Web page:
We can represent the likelihood of any quiz—binary and noisy!—as for some and . Then, The normalizing denominator comes from , which we also used in the binomial case above. This fact is also very helpful to evaluate the moments of this posterior: Note that this relies on quizzes, with a single review per fact.

• For , i.e., a failed quiz,
• (-1 for a binary non-fuzzy quiz)
• (1 for a binary non-fuzzy quiz).
• For , a successful quiz,
• (1 for a binary non-fuzzy quiz)
• (0 for a binary non-fuzzy quiz).

Sharp-eyed readers will notice that, for the successful binary quiz and , i.e., when and the posterior is moved from the recall at the quiz time back to the time of the initial prior, this posterior is simply a Beta density. We’ll revisit this observation in the appendix.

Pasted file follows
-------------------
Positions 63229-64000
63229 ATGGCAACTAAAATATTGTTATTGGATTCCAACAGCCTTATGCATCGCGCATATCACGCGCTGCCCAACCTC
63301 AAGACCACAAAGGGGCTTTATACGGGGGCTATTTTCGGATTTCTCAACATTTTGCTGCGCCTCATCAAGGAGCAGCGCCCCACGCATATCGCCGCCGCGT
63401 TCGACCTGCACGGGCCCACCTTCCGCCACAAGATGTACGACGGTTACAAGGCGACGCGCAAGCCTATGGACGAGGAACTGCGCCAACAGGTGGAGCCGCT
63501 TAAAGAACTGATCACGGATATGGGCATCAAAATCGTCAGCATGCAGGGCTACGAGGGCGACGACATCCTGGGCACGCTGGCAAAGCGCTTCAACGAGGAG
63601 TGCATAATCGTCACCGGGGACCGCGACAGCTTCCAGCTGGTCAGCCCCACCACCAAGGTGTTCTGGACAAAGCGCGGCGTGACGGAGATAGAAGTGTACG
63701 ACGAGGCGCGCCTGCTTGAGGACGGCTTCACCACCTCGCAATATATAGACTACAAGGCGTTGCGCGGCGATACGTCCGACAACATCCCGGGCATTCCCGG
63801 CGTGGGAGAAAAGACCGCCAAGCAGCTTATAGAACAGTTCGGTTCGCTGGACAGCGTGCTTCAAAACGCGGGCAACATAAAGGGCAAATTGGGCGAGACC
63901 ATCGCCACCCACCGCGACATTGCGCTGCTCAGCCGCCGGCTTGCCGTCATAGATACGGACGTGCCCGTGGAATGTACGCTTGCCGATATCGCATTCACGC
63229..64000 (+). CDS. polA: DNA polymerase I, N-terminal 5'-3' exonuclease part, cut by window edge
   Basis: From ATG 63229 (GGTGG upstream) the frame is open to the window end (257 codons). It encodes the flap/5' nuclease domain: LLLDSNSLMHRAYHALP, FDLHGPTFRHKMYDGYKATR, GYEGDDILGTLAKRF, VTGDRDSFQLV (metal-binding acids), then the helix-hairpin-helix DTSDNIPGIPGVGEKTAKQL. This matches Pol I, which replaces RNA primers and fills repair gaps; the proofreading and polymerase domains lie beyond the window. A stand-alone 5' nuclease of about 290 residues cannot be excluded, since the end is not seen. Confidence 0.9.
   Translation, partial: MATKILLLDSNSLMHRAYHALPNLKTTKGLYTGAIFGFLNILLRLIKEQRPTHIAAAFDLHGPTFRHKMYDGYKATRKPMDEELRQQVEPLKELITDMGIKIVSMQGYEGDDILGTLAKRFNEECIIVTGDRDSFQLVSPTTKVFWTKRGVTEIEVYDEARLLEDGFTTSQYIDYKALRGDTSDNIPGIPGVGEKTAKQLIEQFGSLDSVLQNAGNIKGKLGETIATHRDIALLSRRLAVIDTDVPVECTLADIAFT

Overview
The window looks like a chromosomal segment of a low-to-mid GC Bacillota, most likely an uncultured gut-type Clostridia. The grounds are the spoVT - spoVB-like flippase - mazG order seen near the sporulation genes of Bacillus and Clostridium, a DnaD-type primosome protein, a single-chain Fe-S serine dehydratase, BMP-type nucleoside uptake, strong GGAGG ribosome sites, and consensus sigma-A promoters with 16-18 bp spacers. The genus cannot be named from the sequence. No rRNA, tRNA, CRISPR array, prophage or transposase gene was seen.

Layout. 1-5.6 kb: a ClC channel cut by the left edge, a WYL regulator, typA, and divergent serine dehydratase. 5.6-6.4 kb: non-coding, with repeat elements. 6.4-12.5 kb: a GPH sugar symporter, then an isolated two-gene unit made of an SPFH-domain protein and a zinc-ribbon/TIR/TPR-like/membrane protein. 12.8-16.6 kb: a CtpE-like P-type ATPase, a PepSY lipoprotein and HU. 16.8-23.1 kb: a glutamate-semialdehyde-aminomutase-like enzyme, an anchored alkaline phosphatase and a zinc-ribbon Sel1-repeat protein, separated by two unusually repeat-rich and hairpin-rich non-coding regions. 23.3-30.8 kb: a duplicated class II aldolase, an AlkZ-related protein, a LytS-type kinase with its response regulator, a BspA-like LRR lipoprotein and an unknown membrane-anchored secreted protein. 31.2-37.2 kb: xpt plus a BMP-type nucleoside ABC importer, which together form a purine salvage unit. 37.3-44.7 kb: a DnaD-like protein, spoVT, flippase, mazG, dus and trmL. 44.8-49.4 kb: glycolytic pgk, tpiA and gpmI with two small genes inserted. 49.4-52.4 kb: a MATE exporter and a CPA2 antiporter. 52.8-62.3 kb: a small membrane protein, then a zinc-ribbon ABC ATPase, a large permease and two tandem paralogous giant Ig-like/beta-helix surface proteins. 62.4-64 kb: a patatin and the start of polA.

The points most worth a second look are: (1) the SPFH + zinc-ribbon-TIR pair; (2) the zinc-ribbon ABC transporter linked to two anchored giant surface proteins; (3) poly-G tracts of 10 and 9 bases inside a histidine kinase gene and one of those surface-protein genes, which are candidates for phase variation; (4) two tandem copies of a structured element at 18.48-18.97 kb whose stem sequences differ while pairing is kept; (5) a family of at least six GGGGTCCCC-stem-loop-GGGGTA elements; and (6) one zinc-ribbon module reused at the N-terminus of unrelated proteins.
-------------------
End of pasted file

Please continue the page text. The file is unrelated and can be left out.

It’s comforting that these moments for the non-fuzzy binary case agree with those derived for the general case in the previous section—in the no-noise case, .

With these expressions, the first and second (non-central) moments of the posterior can be evaluated for a given . The two moments can then be moment-matched to the nearest Beta distribution to yield an updated model—the details of those final steps are the same as the binomial case discussed in the previous section.

Let’s consider how a flashcard app might use this statistical machinery for soft-binary quizzes, where the quiz result is a decimal value between 0 and 1, inclusive. A very reasonable convention would be to treat values greater 0.5 as and the rest as . But this still leaves open two independent parameters, and . These paramters can be seen as,

• what are the odds that the student really knew the answer but it just slipped her mind, because of factors other than her memory—what she ate just before the quiz, how much coffee she’s had, her stress level, the ambient noise? This is .